Wednesday, July 30, 2008

Book of the Week 7/30/08 Northlanders Sven the Returned #8

Written by Brian Wood
Art by Davide Gianfelice
Letters by Travis Lanham

After reading the conclusion to Brian Wood's epic viking tale this week I thought it was very different from what I've read from him before (mainly stories within DEMO). The main character of Sven was introduced in this story as a gigantic asshole who was mainly out for what he felt was owed to him. Svens story follows many standard beats of the hero's journey. Through Svens trials he has become a more rounded and mature character. What I enjoyed though was how Sven always felt like an outsider amongst his own people. While his travels early in life left him separated since he'd seen more civilized portions of the world, he'd rejected the world he was born into. Now with the finale of the story, we see that Sven has matured to the point of caring for his people however still rejecting their ways. In the end, his decisions reflect this in both his born duties and his heart.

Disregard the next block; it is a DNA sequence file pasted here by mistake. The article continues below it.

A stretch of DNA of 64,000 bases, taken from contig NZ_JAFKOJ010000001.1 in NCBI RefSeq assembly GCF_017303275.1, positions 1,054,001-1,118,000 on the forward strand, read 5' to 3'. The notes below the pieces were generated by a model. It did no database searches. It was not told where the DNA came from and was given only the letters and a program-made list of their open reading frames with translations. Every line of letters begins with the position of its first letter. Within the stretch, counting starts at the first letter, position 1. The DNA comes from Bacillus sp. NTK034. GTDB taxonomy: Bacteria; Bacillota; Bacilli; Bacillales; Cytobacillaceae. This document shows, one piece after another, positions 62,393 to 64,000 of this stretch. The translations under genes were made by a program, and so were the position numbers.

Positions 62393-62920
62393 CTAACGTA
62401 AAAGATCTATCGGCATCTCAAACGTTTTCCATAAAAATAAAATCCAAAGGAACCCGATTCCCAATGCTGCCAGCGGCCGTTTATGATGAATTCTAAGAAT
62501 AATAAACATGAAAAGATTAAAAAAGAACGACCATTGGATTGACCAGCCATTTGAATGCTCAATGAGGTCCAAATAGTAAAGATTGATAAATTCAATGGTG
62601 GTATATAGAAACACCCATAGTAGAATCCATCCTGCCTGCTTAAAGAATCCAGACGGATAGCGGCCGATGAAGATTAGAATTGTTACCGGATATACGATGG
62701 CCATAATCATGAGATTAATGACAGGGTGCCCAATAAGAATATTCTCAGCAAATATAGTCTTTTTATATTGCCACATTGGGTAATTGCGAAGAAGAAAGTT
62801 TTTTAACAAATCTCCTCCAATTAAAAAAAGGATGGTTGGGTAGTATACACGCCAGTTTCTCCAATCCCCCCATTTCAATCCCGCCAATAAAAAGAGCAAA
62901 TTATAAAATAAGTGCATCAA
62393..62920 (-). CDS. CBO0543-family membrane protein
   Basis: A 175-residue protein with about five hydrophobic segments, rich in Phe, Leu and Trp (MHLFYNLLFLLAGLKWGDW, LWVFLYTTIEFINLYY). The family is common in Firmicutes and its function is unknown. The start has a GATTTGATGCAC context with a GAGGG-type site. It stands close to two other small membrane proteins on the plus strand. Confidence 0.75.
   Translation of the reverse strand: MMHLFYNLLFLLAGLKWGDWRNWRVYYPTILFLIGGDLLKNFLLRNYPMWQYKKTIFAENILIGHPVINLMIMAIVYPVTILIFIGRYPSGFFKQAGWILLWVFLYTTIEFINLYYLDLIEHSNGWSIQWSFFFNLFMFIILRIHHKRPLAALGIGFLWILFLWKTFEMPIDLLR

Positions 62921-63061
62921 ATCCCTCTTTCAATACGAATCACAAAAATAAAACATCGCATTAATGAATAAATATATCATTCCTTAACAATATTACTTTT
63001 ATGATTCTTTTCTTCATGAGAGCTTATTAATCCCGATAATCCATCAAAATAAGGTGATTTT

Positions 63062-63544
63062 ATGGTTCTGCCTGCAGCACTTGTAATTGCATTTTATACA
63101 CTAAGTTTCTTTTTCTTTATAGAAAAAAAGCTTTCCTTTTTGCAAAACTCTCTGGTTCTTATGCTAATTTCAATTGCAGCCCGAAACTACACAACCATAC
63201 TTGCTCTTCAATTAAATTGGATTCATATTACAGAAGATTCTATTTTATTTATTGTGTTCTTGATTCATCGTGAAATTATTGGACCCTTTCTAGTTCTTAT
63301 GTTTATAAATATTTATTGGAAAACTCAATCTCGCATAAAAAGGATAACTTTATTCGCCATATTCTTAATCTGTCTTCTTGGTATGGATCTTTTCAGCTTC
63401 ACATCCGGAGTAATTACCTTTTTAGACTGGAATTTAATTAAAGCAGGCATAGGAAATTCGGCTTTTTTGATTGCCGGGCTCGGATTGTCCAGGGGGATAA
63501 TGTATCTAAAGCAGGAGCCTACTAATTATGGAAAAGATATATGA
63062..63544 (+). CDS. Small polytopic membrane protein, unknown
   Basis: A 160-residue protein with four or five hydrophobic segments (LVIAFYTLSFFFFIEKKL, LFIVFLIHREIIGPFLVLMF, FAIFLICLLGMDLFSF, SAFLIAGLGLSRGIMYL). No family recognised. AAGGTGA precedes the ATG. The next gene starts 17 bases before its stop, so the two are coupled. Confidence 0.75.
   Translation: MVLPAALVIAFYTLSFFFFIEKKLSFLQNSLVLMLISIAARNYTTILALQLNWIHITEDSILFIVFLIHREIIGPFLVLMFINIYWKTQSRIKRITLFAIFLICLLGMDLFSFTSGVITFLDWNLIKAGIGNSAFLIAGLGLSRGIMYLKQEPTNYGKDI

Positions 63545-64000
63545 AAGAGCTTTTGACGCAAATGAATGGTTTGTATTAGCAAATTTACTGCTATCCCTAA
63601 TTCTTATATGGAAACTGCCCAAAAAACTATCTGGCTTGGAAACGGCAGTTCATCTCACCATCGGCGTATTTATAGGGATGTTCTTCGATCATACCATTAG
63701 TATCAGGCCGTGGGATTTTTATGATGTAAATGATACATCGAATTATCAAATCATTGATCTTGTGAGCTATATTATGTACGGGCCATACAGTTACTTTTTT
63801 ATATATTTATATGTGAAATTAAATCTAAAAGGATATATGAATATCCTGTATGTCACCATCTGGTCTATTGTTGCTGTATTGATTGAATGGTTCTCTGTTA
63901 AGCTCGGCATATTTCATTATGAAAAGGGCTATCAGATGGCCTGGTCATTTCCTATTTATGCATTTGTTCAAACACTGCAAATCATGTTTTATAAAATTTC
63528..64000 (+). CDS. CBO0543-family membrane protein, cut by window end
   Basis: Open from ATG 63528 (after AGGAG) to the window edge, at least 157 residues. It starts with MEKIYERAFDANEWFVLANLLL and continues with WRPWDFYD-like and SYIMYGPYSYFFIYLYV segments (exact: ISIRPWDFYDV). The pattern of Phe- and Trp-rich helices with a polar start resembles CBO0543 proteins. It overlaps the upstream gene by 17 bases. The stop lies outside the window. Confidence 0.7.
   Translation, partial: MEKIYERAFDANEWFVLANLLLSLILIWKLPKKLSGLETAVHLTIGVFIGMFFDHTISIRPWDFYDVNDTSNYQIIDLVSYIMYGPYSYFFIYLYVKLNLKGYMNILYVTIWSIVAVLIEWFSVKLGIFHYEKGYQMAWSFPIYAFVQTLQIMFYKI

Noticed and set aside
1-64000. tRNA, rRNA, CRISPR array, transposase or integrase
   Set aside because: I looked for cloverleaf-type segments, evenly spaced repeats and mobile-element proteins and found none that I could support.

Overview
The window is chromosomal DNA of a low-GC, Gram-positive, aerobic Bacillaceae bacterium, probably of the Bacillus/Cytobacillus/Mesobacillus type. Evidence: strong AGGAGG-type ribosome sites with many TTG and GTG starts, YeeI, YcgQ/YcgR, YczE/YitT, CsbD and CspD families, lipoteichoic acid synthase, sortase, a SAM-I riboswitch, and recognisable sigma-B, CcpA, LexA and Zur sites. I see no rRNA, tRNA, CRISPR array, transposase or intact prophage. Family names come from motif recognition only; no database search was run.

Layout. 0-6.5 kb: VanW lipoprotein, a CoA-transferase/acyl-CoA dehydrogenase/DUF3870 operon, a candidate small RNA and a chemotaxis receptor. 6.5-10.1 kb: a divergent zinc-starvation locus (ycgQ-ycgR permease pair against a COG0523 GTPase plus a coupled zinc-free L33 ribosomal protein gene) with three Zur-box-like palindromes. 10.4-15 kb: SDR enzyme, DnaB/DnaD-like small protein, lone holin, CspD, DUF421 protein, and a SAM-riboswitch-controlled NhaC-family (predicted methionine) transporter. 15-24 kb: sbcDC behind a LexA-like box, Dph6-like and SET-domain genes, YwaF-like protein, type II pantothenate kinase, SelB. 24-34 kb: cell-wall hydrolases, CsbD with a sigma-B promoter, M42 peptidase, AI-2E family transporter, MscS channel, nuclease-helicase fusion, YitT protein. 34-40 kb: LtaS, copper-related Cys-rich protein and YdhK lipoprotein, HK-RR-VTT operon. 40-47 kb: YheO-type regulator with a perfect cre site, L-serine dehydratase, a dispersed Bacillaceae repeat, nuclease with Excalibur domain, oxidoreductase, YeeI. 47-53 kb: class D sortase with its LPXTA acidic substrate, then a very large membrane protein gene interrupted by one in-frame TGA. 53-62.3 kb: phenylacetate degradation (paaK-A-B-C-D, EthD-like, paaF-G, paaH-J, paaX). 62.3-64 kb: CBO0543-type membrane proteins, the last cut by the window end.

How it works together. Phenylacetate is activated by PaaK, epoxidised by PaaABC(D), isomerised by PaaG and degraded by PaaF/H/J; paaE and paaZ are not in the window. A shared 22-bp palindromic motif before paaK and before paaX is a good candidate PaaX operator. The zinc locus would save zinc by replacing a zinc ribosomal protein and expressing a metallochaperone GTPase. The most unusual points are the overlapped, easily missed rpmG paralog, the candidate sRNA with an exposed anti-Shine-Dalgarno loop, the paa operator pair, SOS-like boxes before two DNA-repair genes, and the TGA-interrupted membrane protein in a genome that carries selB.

While good, the series had some odd writing beats. Wood characterized the inhabitants of this old world as speaking in a modern way, i.e. cursing like sailors. While I'm not sure how historically accurate this is, it was just jarring every time it happened. However, this story wasn't about historical accuracy, it was about characterization. Wood finishes Svens story by jumping into the future and showing how he spends his remaining years after his trials at home. In the end, Svens growth and maturity were more in line with the character driven stories that I had expected from Wood making me reassess my earlier assumption. Balanced with equal bits comedy, tragedy, and action, this book always made for a compelling read.

Gianfelices art in this book was great. The northern islands not only looked desolate but felt cold and forbidding. There was a grime on these pages that wouldn't wash off. Alternately, other locales like Constantinople were shimmering and bright. Battles were fierce and crowded and the sweeping vistas and cliffs gave a grand scale to the setting. Gianfelice has definitely made a fan out of me.

In the end, Northlanders was an entertaining series which offered much in the way of action, romance, and tragedy. In the vein of the old myths and Arthurian legends, Northlanders adds a contemporary spin that makes for a compelling story.